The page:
Author: Mohammed Hussain
Hyderabad: Laxman Bagh 18th century temple at Rai Durgam in Hi-tech City is not an eyesore, it rather looks like a wretched memory of devotees who once prayed. Although construction and demolishment are lined alongside gateway to the temple it is standing still in an epiphany which reminds us of neglected heritage.
A graffiti on the temple wall reads “I am orphan adopt me,” with a tag #Hyderabadheritage, alongside, collage of wall advertisements can be seen on the entire arched boundary wall of the centuries-old temple on the Old Bombay Highway.
The road is taken by techies who travel from central and western parts of the city, it makes them think of nothing but pity. “I think it is perhaps the oldest temple in the Western Hyderabad,” said Mohan, a resident of Manikonda who works for Verizon in Hitech city, “I take this road every day and look at the temple, sometimes there is rubbish and sometimes construction waste, surely no one takes care of Hyderabad heritage,” he added.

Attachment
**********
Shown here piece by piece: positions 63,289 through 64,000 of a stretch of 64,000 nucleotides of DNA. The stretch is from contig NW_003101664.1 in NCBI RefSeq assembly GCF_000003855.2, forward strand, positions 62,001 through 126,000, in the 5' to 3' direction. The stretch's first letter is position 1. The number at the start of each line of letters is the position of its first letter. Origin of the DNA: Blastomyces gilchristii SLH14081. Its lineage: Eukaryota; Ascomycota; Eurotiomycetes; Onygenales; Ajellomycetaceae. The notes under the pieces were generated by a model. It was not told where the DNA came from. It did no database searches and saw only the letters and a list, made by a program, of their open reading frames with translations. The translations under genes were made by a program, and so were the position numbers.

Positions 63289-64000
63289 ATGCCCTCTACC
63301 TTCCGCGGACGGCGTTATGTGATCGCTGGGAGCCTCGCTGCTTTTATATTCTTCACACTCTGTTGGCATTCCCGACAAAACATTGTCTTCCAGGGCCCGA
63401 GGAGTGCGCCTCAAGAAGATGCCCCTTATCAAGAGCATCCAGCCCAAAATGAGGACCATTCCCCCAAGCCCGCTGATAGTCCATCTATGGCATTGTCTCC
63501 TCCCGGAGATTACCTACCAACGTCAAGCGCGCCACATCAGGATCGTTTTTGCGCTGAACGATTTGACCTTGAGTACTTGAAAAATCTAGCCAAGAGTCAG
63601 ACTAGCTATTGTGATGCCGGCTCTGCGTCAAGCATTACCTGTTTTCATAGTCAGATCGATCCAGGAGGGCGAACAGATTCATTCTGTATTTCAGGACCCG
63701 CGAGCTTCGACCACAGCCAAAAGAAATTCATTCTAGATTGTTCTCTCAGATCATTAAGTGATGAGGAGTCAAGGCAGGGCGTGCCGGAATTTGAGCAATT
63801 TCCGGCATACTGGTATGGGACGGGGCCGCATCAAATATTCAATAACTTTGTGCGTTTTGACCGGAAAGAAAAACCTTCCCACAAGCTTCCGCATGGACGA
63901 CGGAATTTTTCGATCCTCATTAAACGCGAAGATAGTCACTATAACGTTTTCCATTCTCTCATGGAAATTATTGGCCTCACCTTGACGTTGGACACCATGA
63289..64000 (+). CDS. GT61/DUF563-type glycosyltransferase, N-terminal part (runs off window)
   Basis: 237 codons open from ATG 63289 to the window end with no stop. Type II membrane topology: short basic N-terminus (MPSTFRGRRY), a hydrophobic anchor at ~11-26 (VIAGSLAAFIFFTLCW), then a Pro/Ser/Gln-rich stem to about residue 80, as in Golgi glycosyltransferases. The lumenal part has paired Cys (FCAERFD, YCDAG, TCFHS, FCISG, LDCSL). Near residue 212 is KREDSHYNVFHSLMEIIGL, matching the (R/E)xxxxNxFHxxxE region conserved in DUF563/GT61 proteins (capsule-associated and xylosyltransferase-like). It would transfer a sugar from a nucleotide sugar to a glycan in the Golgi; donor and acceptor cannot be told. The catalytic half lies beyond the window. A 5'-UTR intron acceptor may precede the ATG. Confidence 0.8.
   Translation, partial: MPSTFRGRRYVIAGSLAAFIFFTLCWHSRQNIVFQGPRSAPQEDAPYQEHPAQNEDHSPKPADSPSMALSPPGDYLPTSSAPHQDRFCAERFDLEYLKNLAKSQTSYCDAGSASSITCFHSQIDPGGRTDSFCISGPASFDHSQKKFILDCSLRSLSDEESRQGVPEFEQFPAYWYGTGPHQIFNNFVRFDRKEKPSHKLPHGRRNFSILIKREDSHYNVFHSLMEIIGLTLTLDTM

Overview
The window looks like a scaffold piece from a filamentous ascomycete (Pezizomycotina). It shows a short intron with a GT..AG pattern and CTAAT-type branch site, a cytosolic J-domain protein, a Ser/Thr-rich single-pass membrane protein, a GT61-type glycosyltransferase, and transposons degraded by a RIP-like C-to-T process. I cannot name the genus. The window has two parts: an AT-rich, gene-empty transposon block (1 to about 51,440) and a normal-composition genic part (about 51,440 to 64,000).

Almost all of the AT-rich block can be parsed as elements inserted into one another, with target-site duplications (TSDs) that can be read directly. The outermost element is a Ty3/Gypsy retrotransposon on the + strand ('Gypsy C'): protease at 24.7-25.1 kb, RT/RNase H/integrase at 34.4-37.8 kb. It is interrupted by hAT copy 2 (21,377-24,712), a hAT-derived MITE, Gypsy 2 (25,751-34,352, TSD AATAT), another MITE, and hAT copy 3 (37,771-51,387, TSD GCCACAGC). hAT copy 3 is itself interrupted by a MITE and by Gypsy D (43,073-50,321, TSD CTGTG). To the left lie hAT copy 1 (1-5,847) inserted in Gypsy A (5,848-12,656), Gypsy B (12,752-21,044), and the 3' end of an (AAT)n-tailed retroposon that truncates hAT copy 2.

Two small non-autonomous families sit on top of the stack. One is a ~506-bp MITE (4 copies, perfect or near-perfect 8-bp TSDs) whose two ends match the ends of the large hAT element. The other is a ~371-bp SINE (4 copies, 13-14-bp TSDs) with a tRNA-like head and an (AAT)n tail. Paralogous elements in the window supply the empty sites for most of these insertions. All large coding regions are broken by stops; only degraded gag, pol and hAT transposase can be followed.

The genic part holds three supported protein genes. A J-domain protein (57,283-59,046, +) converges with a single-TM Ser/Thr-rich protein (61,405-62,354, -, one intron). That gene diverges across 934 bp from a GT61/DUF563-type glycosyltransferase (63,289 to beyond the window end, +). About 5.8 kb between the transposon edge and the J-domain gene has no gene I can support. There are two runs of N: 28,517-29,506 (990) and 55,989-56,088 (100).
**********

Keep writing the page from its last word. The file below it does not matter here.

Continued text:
“No one is allowed to enter inside the temple through the old gate because it is in a poor state,” said the gardener of the temple who was too shy to reveal his name.” He added, “This age-old Balaji temple belongs to the Pittie family who ingratiated themselves into business with the Nizam of Hyderabad.”
Beyond the arched walls of the temple, there are gardens, stone pavilions a well full of water and vegetation is everywhere.
“This ensemble of buildings and open spaces is considered one of the finest examples of a total heritage environment,” Omer Khalidi describes Laxman Bagh in his book, Guide to Architecture in Hyderabad, 2009, “There is an 18th-century Hindu temple within the complex, and consciously and dedicatedly maintained, unlike civic buildings. Other notable features of this complex are a well laid out garden with a well-proportioned, turn of the twentieth-century wooden pavilion.” email@example.com